At the same time, those same companies were better understanding this basic truth—the average party plan customer only buys from the average representative about 1.5 times. Party plan companies, especially those selling consumable products, began actively looking for ways to increase unit volume. And they found the best way to accomplish this was through the multiple sales generated by auto-ship programs and customer clubs.

Adding fuel to the fire was the old “kitnapper” issue—recruits who sign up and buy the kit simply to get products at a steeply discounted price and then place a few orders for personal consumption only. It’s always been around but has been an increasing problem in recent years.
So much change in so little time, all driven not by companies, but by salesforce actions and attitudes. What was happening? And why? Three big things…

Reason No. 1—More recruits with prior direct sales experience. Most companies these days have a higher percentage of sellers who have worked in other direct selling companies. That means network marketers working with party plan companies and vice versa. These folks bring the skills and practices from their former companies to their current ones. Some established companies now actively support both types of direct sellers. A few years ago, that wouldn’t have happened.

Reason No. 2—Companies are no longer the sole source of information and training for their salespeople. I know of one case where a network marketing leader paid a party plan trainer to share her team group sales techniques. This leader had seen how group sales could help a network marketer quickly get a business started and become financially viable.

These days, there are so many ways for direct sellers to locate and establish relationships with each other. You have local networking groups, Internet chat rooms and work groups, blogs, and an ever-growing variety of social media outlets, to name just a few. All enable direct sellers to contact one another freely and easily.

Reason No. 3—Direct selling’s key demographic is still younger people, and they want to do things differently. By definition, direct sellers are already entrepreneurial self-starters who are willing to experiment. Then add this to the mix—Gen X and Y people aren’t nearly as tied to tradition as the baby boomers are. The “Amazon. com generation” is demanding to do at least a portion of its business online. Young direct sellers are comfortable with placing orders online and through the auto-ship model, as are their customers. And their customers don’t want to show up at a party every time they’re ready to reorder.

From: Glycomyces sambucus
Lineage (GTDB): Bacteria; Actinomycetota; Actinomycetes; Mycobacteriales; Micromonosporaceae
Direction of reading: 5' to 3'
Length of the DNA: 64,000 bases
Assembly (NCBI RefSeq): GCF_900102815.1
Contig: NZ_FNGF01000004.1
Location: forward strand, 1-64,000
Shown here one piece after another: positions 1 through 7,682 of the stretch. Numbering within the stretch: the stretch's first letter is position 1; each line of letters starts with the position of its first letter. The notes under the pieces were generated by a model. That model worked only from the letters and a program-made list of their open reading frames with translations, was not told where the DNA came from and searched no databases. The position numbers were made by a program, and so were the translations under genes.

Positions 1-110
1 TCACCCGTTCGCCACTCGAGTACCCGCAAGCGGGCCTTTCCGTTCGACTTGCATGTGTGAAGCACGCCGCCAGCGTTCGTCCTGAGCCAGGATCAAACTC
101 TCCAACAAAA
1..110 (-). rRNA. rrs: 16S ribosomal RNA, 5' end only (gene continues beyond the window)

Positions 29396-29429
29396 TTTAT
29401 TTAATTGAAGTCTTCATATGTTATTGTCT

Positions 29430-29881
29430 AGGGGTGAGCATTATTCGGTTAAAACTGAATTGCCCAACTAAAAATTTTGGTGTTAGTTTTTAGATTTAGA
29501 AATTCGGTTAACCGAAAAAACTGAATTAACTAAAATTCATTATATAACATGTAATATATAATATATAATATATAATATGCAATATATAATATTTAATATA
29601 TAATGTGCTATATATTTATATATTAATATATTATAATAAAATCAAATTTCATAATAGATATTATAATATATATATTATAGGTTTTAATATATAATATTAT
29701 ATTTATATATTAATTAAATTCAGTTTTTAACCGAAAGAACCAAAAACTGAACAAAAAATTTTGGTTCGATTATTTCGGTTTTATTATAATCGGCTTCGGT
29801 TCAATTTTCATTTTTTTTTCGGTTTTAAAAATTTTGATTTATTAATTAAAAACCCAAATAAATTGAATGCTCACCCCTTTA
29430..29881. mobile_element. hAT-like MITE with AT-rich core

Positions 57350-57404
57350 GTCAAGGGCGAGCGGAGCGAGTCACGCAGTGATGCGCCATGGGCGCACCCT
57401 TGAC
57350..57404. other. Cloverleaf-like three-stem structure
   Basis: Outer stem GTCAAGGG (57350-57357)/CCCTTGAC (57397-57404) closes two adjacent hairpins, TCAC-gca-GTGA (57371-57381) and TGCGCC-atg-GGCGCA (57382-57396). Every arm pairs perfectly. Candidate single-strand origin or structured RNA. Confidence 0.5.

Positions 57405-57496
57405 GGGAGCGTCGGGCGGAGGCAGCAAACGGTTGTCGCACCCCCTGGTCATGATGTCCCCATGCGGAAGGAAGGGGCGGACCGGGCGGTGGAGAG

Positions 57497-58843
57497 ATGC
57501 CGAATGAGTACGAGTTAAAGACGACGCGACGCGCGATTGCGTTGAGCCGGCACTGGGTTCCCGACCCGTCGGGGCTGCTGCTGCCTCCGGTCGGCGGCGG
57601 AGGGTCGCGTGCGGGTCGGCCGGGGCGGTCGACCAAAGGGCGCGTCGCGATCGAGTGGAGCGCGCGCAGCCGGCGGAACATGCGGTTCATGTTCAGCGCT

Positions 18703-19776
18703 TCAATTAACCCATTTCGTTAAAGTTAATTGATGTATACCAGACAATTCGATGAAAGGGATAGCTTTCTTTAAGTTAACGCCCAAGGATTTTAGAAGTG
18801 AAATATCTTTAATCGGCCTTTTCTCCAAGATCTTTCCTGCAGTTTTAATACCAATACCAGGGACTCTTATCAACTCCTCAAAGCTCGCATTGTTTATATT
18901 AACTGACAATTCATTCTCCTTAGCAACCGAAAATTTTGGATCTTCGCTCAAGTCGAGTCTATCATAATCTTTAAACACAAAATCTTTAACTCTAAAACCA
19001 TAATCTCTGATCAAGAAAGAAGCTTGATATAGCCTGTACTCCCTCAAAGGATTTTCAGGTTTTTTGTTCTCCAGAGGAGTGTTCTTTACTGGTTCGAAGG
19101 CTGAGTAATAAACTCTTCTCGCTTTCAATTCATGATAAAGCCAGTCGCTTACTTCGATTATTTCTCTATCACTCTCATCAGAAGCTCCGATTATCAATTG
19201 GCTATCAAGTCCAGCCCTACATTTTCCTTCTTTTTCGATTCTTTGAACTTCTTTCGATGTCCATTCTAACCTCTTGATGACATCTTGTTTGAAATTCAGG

The New Model

So what does this new landscape look like? Smart salespeople are connecting with former customers, as well as prospects, on social networking tools, such as Facebook. They’re creating communities where people get product tips, specials and other customer-centric content that creates loyalty for the brand and the individual salesperson. When the customer needs another product, all they need to do is reach that distributor with a simple click and get what they need delivered to their door. Customers expect this today, and we need to be prepared to support salespeople in serving their customers this way.

So what does this all mean to you? Well, we all have some choices to make. We can rely on tradition, which has served us well in the past, and hope that it continues to serve us well in the future. Or we can take the bold step of looking at our businesses differently. This may be an uncomfortable thing to do. But as many of our field leaders are discovering, some basic new truths are emerging. These are:

The crossover or blended sales approach trends will continue and expand. Companies that learn to embrace and incorporate these trends most effectively will succeed.

Blending sales methods will have a major impact on tactics, delivery systems and especially training approaches. Look for more online training to meet the multiple learning styles of our ever-changing salespeople.

Social media will play a growing role in everything we do. The way we communicate with the field and our customers is changing. As your understanding and effective use of social media grow, so will your success.

One thing that hasn’t changed, and will never change is this: The key is and always has been about sustainable salesforce success. Companies that focus on creating a business model that’s current, effective and attractive will continue to grow and prosper.

Alan Luce’s hall of fame direct selling career spans nearly 40 years as party plan company executive, founder and CEO and top advisor to some of today’s fastest-growing party plan companies.

Jennifer Fong, also a DSA award-winning company founder, is widely recognized as one of direct selling’s top experts in social networking media.